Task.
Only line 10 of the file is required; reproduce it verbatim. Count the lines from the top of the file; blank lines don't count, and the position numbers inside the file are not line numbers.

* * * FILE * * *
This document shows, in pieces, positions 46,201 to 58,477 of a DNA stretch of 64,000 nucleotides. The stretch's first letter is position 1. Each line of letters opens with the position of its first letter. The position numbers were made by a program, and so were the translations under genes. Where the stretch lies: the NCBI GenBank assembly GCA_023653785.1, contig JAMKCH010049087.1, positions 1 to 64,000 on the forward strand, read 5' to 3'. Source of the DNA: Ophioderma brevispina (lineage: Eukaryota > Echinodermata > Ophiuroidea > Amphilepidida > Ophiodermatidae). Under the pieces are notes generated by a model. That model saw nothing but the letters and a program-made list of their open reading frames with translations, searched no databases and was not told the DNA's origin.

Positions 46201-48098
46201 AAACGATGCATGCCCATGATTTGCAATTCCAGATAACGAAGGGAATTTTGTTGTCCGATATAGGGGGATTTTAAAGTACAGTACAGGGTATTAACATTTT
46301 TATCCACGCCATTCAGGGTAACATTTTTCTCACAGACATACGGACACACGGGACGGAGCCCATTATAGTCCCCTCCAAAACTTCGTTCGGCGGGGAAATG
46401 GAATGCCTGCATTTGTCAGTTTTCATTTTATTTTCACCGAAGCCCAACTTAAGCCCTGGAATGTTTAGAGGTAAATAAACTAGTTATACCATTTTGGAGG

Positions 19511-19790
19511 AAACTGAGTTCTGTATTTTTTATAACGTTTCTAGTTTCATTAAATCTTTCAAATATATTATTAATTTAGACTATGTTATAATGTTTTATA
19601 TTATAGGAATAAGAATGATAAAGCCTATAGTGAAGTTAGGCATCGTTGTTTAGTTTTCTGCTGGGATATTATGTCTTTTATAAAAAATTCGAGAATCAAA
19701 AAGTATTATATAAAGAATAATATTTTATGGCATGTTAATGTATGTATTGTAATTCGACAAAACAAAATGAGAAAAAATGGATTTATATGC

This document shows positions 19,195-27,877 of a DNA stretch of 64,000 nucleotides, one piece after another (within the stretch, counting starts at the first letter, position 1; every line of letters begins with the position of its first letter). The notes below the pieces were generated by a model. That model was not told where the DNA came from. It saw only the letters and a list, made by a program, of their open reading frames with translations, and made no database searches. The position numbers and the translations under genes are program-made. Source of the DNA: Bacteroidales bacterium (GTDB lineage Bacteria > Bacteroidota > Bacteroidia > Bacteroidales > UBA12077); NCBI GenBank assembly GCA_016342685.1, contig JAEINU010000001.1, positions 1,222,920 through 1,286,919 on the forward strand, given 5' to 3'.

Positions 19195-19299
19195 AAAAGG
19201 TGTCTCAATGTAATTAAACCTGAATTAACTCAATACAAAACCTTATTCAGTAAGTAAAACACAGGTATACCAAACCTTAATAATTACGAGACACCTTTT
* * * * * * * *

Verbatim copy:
This document shows positions 19,195-27,877 of a DNA stretch of 64,000 nucleotides, one piece after another (within the stretch, counting starts at the first letter, position 1; every line of letters begins with the position of its first letter). The notes below the pieces were generated by a model. That model was not told where the DNA came from. It saw only the letters and a list, made by a program, of their open reading frames with translations, and made no database searches. The position numbers and the translations under genes are program-made. Source of the DNA: Bacteroidales bacterium (GTDB lineage Bacteria > Bacteroidota > Bacteroidia > Bacteroidales > UBA12077); NCBI GenBank assembly GCA_016342685.1, contig JAEINU010000001.1, positions 1,222,920 through 1,286,919 on the forward strand, given 5' to 3'.